Donald Trump visit: Brexit will 'work out' in Ireland's favour, Trump says

Donald Trump visit: Brexit will 'work out' in Ireland's favour, Trump says

Update 6.25pm: US president Donald Trump has insisted the Brexit crisis is "going to work out" in Ireland's favour and that he believes the UK's departure from the EU is going to be "very, very good" for this country.

Mr Trump made the predictions as he said he is doing everything he can to end concerns over a hard border, despite having to be corrected by Taoiseach Leo Varadkar after referring to it as "the wall".

Speaking during a joint press conference with Mr Varadkar after landing on Air Force One at Shannon airport and before flying out by helicopter to Doonbeg, Mr Trump told Ireland not to worry about Brexit.

Donald Trump visit: Brexit will 'work out' in Ireland's favour, Trump says

Donald and Melania Trump leaving Shannon Airport by helicopter today. Photo: Sam Boal/


Despite the ongoing economic and hard border threat posed by the crisis, the US president claimed it is "going to work out" and that Brexit itself will be "very, very good" for Ireland.

"It will all work out, it will all work out, especially for you [Ireland], because of your border. I think it will work out here.

"I think that will work out [for the UK] and also for you, with your wall, with your border, I mean we have a border situation in the United States and you have one here, but I hear it’s all going to work out.”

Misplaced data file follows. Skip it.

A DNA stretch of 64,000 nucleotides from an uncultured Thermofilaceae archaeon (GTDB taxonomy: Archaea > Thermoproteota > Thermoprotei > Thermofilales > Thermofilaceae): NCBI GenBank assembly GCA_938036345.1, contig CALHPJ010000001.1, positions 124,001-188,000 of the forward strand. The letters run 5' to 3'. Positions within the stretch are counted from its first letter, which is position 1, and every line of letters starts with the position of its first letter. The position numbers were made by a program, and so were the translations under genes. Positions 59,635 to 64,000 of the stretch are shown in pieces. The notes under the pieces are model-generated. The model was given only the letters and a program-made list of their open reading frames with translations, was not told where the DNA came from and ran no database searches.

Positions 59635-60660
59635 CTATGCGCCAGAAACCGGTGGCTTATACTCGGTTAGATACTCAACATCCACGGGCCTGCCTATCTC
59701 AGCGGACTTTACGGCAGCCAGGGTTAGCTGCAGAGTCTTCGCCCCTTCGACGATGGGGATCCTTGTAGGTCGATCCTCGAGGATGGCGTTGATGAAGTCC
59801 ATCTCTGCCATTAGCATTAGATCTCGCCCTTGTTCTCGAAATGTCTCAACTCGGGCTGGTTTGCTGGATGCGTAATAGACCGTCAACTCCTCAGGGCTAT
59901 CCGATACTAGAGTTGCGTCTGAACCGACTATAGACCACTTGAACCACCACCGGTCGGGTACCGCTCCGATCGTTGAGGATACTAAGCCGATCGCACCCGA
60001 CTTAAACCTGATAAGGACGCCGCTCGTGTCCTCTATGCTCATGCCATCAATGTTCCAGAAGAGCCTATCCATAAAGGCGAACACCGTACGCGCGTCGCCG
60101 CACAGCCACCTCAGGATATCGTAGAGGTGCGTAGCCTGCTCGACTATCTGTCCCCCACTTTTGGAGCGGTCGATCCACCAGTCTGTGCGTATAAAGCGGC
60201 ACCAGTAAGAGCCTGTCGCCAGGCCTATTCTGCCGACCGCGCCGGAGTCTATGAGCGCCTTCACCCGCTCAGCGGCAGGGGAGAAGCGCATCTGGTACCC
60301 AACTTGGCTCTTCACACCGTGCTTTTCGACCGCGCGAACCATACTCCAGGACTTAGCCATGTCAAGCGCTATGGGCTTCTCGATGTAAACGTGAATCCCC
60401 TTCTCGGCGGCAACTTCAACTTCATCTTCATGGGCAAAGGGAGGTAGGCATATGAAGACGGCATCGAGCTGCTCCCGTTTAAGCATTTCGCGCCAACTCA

Mr Trump's reference to the US and Mexico's border stand-off and his mentioning of "your wall" led Mr Varadkar to interject in front of a packed media conference, saying calmly:


The thing we want to avoid of course is a border or wall.

However, Mr Trump returned to the border issue minutes later, again saying he believes Ireland has nothing to worry about by the ongoing Brexit stalemate.

Donald Trump visit: Brexit will 'work out' in Ireland's favour, Trump says

Mr Trump also told reporters that he is working to find a solution to the Irish visa immigration issue with the US, saying he wants to do so for Irish people and people of Irish descent in the US,

"We almost made it last time, we're looking at that, it was one vote, do you know that, and we're looking to that, I'm sure that is something we will discuss... I want to do for the people of Ireland, but for the people who are in the US and want this vote to happen and happen to be of Irish descent as well," he said.


Mr Trump and the US First Lady left Shannon Airport in a helicopter bound for Doonbeg shortly after 6pm where they will spend the evening at the Trump International Hotel.

In a press conference following their meeting, Leo Varadkar says spoke with Donald Trump about Ireland’s issues regarding Brexit and he said he "explained" the history of the border to the US president and also spoke to him about the Troubles.

"We talked Brexit. President Trump shares our objective to keep the border open," the Taoiseach said.

He said Mr Trump is aware that the border is a "sticking point" when it comes to Brexit but "he didn’t elaborate on why he thinks Brexit would be good for Ireland."

Mr Varadkar added that Ireland and the United States have a two-way economic relationship.

"Our economic relationship is now a two-way relationship. In fact Ireland has a trade surplus over the US."